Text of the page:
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Sam Pillar, CEO and co-founder of Jobber in Edmonton, Alberta on Jan. 7, 2021.

Amber Bracken/The Globe and Mail

Jobber, an Edmonton company building a Shopify-like online platform for home-services businesses, has raised US$60-million in the largest technology growth-equity financing in the city’s history, according to Refinitiv, and makes Jobber the latest in a slew of innovative Alberta startups to raise significant funding in the bleak, energy-dependent provincial economy.

“We’ve always believed the opportunity in home services is massive and the need to adequately chase that Shopify-sized opportunity would truly require capital,” Jobber chief executive officer and co-founder Sam Pillar said in an interview. “We thought it was the right time to raise a big round and hit the gas.” The company, with 250 employees, expects to hire 200 more in 2021. Revenues now top US$50-million on an annualized basis.

Mr. Pillar said there are about five million small home-services businesses in the United States, which is the company’s largest source of revenue, that contribute a combined US$500-billion in gross domestic product.

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The growth-equity funding - which provides expansion capital for startups that have scaled into larger, revenue-generating businesses - was led by Boston’s Summit Partners and backed by Silicon Valley-based Tech Pioneers Fund and existing investors OMERS Ventures and Version One Ventures. It is believed to value Jobber, whose official name is Octopusapp, Inc., one of Canada’s fastest-growing companies, at between US$300-million and US$400-million.

Like other Canadian companies that sell online software to small and medium-size businesses (SMBs) – such as Shopify, Clio and FreshBooks – Jobber has brought sophisticated digital tools to a sector that was previously underserved by technology – home-services providers such as painters, house cleaners and landscapers. “The biggest competitor for us is pen and paper and single-point solutions like spreadsheets,” said Jobber chief revenue officer Shawn Cadeau.

Mr. Pillar co-founded Jobber in 2010 with chief technology officer Forrest Zeisler after the two 20-something freelance programmers struck up a conversation at one of the Edmonton coffee shops they frequented. Mr. Pillar was keen to develop software to help small businesses that lacked good software tools and were drowning in Post-It notes trying to run their businesses. Those small companies add up to a massive market.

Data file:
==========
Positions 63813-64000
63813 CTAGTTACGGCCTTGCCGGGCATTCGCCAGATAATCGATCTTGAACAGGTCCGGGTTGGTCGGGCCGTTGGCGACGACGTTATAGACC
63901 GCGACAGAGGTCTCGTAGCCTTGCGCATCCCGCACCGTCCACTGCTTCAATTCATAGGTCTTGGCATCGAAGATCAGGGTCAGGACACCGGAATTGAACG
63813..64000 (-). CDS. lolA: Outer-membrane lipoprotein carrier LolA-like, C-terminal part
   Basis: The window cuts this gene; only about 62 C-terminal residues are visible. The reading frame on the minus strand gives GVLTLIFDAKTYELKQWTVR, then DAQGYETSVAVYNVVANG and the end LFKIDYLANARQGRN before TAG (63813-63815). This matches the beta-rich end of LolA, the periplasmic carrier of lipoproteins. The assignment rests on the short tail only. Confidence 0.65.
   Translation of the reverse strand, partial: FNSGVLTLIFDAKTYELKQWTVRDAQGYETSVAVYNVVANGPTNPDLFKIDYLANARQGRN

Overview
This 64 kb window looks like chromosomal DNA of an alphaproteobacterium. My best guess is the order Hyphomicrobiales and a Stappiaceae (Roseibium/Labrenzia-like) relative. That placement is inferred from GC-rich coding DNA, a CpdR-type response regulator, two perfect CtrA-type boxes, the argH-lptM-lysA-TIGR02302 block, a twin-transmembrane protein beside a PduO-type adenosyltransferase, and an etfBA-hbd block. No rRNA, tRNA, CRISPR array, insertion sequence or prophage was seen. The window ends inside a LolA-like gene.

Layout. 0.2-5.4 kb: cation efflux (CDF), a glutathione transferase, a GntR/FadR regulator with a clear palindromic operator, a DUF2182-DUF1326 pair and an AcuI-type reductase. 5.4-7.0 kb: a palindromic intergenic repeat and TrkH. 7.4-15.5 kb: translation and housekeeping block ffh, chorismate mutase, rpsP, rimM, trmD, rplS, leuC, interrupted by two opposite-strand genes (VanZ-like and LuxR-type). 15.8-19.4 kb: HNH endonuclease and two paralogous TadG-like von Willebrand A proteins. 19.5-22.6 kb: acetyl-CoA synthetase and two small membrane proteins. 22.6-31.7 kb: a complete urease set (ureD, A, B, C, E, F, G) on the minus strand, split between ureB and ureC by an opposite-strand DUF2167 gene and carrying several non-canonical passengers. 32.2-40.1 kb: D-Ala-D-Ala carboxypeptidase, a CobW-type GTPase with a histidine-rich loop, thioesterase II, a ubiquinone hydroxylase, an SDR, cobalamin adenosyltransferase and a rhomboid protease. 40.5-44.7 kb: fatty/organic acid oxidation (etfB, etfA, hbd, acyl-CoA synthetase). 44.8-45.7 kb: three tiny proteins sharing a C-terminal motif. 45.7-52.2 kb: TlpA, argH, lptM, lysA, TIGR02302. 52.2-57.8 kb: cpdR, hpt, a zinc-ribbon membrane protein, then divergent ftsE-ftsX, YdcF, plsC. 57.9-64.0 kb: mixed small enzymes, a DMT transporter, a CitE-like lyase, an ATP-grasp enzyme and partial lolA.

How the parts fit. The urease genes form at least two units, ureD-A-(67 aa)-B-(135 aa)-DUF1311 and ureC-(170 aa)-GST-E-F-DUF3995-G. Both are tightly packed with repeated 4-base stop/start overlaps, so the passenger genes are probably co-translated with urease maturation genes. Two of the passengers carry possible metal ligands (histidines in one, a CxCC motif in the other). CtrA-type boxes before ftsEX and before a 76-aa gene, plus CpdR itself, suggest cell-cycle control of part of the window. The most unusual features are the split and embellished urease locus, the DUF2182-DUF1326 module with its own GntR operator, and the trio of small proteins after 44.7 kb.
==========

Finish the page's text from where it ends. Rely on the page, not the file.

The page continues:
Mr. Zeisler knew someone at an Edmonton painting company who was looking for a software tool to track clients, quotes and invoices. The co-founders built a tool for the company based on its input, then sold the product to others. The painting company still uses Jobber, which owner Graham Audenart said “has taken a whole salary out of my expenses.”

Jobber’s rate ranges from US$29 a month to US$199 monthly for up to 30 users. Basic plans include job tracking, quoting and invoicing, while pricier options include such features as two-way texting and lead management. It also offers payment processing in partnership with Stripe.

Summit principal Colin Mistele credited the founders for understanding SMB owners “needed a consumer-type user experience in their pocket” and focused on making the platform “simple, easy to use and clean.”

Brian Boase, co-owner of MIL-SPEC Landscaping in Clarksville, Tenn., said without Jobber his firm would use “probably a half-dozen” other tools to do tasks like quote jobs, invoice, handle payments and determine the most efficient travel routes – all of which are managed through the platform. “It’s like having an office manager ride around in the truck with you all day sitting there working while you get other things done.”

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Version One founding partner Boris Wertz, the company’s first institutional investor, said “when COVID-19 hit, we were really worried all these small and medium-sized businesses would go out of business.”

Mr. Pillar said at first he “hit the brakes” on hiring and new initiatives last March. “We went into observation mode and watched very carefully what we were doing.” But by closely monitoring customer data the company determined which customers by segment and geography were doing better than others, and spent their marketing dollars accordingly.

The company also benefited from accelerated trends toward digitization similar to other areas such as e-commerce as their customers reached for affordable online tools to help more effectively manage their businesses – and to add touchless payment options. “Where others might have generally pulled back more, [Jobber] could be surgical and smart” in pursuing business, said OMERS Ventures partner Brian Kobus.

As a result, after a couple of shaky months early in the pandemic, recurring revenue eventually increased by 90 per cent in 2020 over 2019 levels – better than expected – as Jobber’s customer count topped 100,000 home-service professionals, mostly in the United States and Canada.

Jobber isn’t the only business focused on digitizing the home services sector. For example, Toronto’s Jiffy on Demand allows professionals to book jobs through its app and takes care of payment, invoicing, and customer service while San Francisco-based TaskRabbit offers similar services and has a partnership with Ikea.

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